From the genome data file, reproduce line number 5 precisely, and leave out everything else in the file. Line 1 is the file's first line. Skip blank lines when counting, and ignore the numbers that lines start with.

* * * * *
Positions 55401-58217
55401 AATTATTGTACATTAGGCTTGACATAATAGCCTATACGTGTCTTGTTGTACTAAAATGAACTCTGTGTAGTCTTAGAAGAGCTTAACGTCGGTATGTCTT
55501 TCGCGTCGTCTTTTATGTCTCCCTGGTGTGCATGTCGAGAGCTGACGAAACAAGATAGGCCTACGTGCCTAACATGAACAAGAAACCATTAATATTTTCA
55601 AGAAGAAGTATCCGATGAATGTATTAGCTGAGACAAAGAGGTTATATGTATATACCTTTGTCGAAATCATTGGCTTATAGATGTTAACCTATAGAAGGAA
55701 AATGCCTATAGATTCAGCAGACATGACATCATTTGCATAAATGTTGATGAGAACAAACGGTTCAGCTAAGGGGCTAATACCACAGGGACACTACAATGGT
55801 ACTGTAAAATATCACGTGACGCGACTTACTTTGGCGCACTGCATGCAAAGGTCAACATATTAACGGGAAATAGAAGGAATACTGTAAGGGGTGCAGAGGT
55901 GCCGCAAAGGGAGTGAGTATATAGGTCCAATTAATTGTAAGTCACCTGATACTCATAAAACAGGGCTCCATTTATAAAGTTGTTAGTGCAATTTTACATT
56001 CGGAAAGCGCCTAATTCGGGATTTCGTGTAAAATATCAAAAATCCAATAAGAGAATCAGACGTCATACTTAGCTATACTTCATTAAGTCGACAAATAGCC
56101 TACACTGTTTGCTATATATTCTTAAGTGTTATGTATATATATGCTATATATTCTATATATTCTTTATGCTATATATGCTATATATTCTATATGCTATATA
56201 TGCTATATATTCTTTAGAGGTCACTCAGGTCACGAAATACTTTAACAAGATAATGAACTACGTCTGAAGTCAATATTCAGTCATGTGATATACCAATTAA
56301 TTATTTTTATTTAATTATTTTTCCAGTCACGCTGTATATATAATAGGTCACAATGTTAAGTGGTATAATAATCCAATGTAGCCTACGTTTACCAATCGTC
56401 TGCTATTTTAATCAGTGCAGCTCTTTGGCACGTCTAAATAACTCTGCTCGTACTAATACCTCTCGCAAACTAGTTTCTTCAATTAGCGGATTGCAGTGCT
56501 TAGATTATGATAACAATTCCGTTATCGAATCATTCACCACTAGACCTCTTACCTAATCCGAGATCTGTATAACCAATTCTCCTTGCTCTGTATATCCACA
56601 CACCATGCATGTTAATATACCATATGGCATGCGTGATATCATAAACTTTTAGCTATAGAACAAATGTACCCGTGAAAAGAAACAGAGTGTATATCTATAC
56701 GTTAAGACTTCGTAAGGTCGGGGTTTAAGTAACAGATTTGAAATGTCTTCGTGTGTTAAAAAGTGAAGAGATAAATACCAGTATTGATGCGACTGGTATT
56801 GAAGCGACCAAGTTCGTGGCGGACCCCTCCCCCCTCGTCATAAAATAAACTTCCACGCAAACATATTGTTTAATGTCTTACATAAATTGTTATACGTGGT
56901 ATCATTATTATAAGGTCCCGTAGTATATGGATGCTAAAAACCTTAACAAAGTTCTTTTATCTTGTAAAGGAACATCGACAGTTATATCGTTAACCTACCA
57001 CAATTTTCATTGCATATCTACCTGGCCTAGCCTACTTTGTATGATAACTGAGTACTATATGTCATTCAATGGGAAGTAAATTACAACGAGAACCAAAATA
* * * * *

55701 AATGCCTATAGATTCAGCAGACATGACATCATTTGCATAAATGTTGATGAGAACAAACGGTTCAGCTAAGGGGCTAATACCACAGGGACACTACAATGGT